A couple of years ago before I left for a trip to China an imperial princess told me to get a picture of a panda. I pointed out that there were a zillion pictures of pandas on the web, so there was no point in my trooping out to a zoo to take another picture. Ahhh, but none of those pictures were taken by Daddy. Obviously China=pandas, and the only good reason to go to China is to see pandas. This is actually a pretty widespread attitude. Now some grumpy Englishman says that we (by which I assume he means ‘China’) should “Pull the plug” on pandas. Far too much money is spent on them, and there is almost no hope them ever becoming a wild species again. Mostly this is just typical grousing about how large or cute animals get all the funding, and pandas are both of course.
Jen Phillips, however, points out that there are things to do with pandas besides have them live in the wild (the holy grail of most conservation efforts.) The Chinese government makes a ton of money renting them out to zoos around the world, and they are a powerful symbol of China both internationally and domestically. Obviously the Chinese government is the one making the calls here, and they are not going to stop breeding pandas.
Actually, pandas today are not that different from the animals in the imperial menagerie in imperial times. At least back to the Han the emperor was expected to have a park that had all manner of odd animals and plants that could not be found elsewhere, symbolizing his universal rule. Sima Xiangru’s Sir Fantasy is probably the most famous description of one of these parks. This tradition continued in some form until the Qing, given that the Qing Imperial Park was the last place you could find Pere David’s Deer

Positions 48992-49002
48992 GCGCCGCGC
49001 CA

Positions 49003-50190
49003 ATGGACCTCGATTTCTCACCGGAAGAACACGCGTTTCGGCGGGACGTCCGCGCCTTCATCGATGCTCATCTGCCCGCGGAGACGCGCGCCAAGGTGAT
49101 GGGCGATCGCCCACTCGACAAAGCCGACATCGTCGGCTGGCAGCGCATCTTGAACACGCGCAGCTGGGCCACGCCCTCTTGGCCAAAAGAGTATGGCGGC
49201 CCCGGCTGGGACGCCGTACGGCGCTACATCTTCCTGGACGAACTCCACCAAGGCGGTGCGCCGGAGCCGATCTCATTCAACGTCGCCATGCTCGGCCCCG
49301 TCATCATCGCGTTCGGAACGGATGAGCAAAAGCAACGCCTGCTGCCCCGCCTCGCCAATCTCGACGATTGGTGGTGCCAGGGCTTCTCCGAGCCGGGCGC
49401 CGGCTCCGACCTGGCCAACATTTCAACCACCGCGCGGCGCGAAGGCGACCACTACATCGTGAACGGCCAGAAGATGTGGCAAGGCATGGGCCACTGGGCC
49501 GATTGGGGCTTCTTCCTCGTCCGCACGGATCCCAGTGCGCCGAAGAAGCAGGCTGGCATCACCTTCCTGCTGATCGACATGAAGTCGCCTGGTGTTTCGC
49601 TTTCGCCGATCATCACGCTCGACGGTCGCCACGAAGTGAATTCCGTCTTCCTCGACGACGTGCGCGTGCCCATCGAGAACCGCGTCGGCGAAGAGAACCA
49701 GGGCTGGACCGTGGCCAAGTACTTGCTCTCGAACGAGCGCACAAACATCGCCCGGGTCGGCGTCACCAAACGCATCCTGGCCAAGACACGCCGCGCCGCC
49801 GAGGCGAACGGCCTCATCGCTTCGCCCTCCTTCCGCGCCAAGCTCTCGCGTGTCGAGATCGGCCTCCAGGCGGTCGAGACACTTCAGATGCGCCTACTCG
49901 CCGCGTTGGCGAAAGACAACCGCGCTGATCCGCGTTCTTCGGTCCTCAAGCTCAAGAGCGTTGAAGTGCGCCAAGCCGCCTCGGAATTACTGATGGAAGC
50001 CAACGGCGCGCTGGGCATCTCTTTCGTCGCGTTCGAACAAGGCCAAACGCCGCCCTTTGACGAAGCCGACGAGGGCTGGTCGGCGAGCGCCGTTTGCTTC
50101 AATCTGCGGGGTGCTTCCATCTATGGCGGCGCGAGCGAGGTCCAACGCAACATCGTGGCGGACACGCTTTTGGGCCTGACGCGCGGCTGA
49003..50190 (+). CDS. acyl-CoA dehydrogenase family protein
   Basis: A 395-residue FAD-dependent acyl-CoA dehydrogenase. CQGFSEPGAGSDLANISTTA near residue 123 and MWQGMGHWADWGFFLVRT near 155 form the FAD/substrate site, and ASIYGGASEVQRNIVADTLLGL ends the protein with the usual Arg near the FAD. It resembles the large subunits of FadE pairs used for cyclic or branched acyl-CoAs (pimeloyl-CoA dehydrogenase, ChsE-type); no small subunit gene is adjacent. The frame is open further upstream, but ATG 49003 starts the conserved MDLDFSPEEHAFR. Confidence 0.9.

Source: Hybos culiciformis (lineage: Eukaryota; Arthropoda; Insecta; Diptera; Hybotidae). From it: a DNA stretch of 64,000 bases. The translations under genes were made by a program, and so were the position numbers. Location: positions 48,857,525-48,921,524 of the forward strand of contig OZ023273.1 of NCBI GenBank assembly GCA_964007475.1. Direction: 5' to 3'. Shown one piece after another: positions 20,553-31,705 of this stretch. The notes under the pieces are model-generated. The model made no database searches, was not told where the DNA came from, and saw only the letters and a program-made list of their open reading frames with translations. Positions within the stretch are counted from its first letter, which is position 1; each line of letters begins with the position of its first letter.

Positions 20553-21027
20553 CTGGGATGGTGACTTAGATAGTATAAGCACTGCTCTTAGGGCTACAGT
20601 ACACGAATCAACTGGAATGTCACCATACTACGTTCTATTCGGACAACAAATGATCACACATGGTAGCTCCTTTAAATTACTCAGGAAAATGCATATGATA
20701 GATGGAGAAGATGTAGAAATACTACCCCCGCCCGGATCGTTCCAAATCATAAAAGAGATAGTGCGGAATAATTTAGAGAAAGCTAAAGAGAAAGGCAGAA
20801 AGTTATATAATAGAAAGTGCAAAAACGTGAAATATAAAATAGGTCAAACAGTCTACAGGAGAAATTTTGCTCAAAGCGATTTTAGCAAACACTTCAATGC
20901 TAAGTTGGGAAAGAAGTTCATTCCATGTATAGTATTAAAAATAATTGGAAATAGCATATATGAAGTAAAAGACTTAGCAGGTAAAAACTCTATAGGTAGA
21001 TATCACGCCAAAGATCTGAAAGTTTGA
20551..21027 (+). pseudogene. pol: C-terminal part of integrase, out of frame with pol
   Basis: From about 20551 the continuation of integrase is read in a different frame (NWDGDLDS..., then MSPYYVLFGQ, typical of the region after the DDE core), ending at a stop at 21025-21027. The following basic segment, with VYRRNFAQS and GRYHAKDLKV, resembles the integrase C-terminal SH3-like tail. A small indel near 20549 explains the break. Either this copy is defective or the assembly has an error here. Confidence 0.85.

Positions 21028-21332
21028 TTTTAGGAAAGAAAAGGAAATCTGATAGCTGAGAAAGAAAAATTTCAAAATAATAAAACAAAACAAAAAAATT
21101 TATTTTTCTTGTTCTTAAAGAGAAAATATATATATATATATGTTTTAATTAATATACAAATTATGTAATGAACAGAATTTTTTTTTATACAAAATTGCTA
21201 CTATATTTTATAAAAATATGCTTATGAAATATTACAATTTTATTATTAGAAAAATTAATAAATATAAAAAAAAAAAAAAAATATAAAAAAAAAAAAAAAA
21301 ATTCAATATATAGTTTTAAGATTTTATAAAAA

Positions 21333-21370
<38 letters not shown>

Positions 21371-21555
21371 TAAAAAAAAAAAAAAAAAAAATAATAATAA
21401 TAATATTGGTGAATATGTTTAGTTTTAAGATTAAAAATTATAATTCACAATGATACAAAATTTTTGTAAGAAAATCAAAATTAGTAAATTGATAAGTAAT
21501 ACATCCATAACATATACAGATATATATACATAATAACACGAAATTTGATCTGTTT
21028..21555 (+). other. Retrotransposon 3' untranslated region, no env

The Imperial population of Pere David’s Deer, or Milu 麋鹿 was finally wiped out during the Boxer Rebellion, when foreign troops ate them. Some of the herd had been given to Europeans as diplomatic gifts, however, and from those the population was rebuilt. Apparently the Emperor’s herd had been isolated for so long that any bad genes had been bred out, and so you could re-build from a very tiny number of animals. Milu have been extinct in the wild for about a thousand years, and it is not even clear what their original range was.1 They surrvived for a very long time as imperial animals, however, and maybe pandas will too. I suppose it would help if they were better at mating.
The first link says the last wild one was shot in 1939, but most sources say 1000 years. I suspect the 1939 animal was something else. ↩
Nice post Alan. I had fun with this myself at http://bit.ly/UHArW. Regarding the ancient sightings of pandas in Chinese text, I’m a bit wary. I think this needs a fresh look. How’s your Chinese? http://bit.ly/UHArW
Thanks dad for taking the picture. I would have cropped the edges a bit more. 🙂
I can’t imagine the Chinese would ever allow pandas to go extinct, especially if they make the government so much money. Also considering they’re such a massive part of their culture. That’d be like the US government letting baseball go extinct. http://www.newsy.com/videos/adapt_or_die